According to recent media… “Since 9/11, on average, one American per year has died at the hands of a foreign terrorist, yet there is more than one mass murder per day in the United States. The Centers for Disease Control (CDC) found that on average 93 Americans are killed and 95 wounded every day in the U.S.”
This past week exemplified gun violence in the United States – a doctor opened fire at a Bronx hospital while another 28 were wounded during a concert in Arkansas.
This home grown gun violence in the United States along with the growing threat of (soft target) terrorism around the world, is the reason I am highlighting Patriot One this week.
Patriot One (PAT:TSXV $0.76 / PTOTF:OTCQB / OPL:Frankfurt)
Covertly and instantly identifies concealed weapons (7yrs of Tech Development)
What the smoke alarm did for fire safety, Patriot One has the potential to become an industry standard for public defense and security.
A reality of terrorism is that it often fuels speculative investing. We saw this with the 911 attacks (when huge buying came into airport security stocks – and huge shorting occurred with airline stocks), and we have seen this occur many times since.
With more than 50,000 fighters now dead, ISIS has finally lost the battle in the Middle East. But, the tactics of that war are now changing and it will involve low tech, soft targets – as we have seen recently in Manchester (with a concert bombing). Sadly this may become the “new norm” and it will take unique companies like Patriot One to keep the general public safe.
Gun Violence in the United States is an issue in itself, but the new threat of “soft target terrorism” is taking on a life of its own. This impacts cities and public venues around the world.
Patriot One uses radar technology and algorithms that took seven years to perfect. And unlike other methods of threat detection (an airport full body scanner for example), there are no privacy concerns because the “machine” is only identifying “objects” – no “body image” is collected.
Any threat is ranked against a weapons / explosives database. Learning algorithms (artificial intelligence / software) then makes a determination on the level of threat from any concealed object.
Once a potential threat is identified, the system works with closed circuit television and sends critical information to security personnel. This allows security staff to track or approach the subject (without alerting him – which is extremely important).
Successful security must be done in “layers” and this provides one critically important layer in an overall security strategy designed to protect the general public or employees.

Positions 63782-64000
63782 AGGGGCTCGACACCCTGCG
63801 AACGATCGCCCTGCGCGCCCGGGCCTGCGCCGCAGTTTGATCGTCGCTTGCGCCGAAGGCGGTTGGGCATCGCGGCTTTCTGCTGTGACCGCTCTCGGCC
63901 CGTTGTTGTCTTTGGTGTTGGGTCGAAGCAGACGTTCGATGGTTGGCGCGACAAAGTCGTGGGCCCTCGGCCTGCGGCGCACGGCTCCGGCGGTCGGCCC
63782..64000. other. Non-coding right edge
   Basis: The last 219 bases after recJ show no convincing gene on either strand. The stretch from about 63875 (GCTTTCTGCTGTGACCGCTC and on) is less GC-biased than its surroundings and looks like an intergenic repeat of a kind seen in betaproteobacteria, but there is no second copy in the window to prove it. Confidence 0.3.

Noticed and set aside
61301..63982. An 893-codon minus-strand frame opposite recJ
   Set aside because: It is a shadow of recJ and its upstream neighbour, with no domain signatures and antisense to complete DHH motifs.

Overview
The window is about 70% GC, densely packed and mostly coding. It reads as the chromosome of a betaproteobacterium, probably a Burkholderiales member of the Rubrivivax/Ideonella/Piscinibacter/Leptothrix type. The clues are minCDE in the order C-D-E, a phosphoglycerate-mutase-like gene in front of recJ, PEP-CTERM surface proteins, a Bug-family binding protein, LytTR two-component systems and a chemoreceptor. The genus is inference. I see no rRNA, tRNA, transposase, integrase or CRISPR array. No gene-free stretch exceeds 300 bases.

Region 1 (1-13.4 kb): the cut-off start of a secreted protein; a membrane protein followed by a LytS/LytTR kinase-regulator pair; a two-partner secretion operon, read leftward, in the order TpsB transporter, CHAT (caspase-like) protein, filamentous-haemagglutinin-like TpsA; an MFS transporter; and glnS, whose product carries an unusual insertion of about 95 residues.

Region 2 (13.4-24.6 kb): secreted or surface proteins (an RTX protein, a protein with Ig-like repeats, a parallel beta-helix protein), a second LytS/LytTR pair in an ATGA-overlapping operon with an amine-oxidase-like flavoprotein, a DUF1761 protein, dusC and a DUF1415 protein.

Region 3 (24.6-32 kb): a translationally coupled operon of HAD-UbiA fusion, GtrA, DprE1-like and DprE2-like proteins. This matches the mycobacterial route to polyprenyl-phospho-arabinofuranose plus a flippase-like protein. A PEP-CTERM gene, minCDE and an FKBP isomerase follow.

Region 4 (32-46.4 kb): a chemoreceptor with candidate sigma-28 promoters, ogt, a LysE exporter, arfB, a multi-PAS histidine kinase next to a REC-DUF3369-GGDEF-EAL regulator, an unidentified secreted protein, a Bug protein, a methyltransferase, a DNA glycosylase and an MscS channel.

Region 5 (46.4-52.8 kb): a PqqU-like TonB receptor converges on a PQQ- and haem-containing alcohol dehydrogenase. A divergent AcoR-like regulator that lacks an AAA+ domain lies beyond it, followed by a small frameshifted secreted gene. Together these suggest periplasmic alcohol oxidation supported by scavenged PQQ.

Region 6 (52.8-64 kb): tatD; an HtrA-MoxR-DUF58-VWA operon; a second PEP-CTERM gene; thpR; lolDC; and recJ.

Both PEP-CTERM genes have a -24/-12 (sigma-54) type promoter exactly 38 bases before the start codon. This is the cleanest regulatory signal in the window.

There is no point “re-inventing the wheel” when the company has done an excellent job with their corporate communications. They have a very informative website and a corporate presentation is available here: https://patriot1tech.com/investors/overview/
1) Basic Intro (2 min) – June 2nd
2) Discovery Channel’s Daily Planet – Product Demonstration & Tech Explanation (5 min) – May 4th
BOARD AND ADVISORS
The company’s senior management team has extensive experience and a blue-chip board of directors and advisory council. Including:
1) Tom Ridge, Advisor – the first Secretary of the U.S. Department of Homeland Security.
2) John Gillies, Director – Assistant Director with the Canadian Security Intelligence Service (CSIS)
3) Phil Jones, Lieutenant General (retired), Advisor – 35 years in the British Army
4) Andrew Brear, Advisor – Ran the Middle East operational desk of the Foreign Service
IF this business evolves as I believe it could, Patriot One may command a huge market cap by 2018 – if it is not a takeover target first. Once they prove they can establish strong sales, any large corporation in this industry (including someone like Honeywell), could be very interested in acquiring them.
Not only would they generate product (device) sales, but also monthly subscription fees. Each radar device is securely connected to the Internet and communicates with all other devices on the Patriot One network. If a new threat is detected (a new type of weapon or explosive), this information is instantly shared. The database also gets updates from law enforcement agencies around the world.
In the United States, the company still needs final FCC Certification but that should arrive in Q3. In the interim, they have deployed many prototypes into the field with International clients. Interest from both the private and public sectors (including governments and law enforcement), has been strong.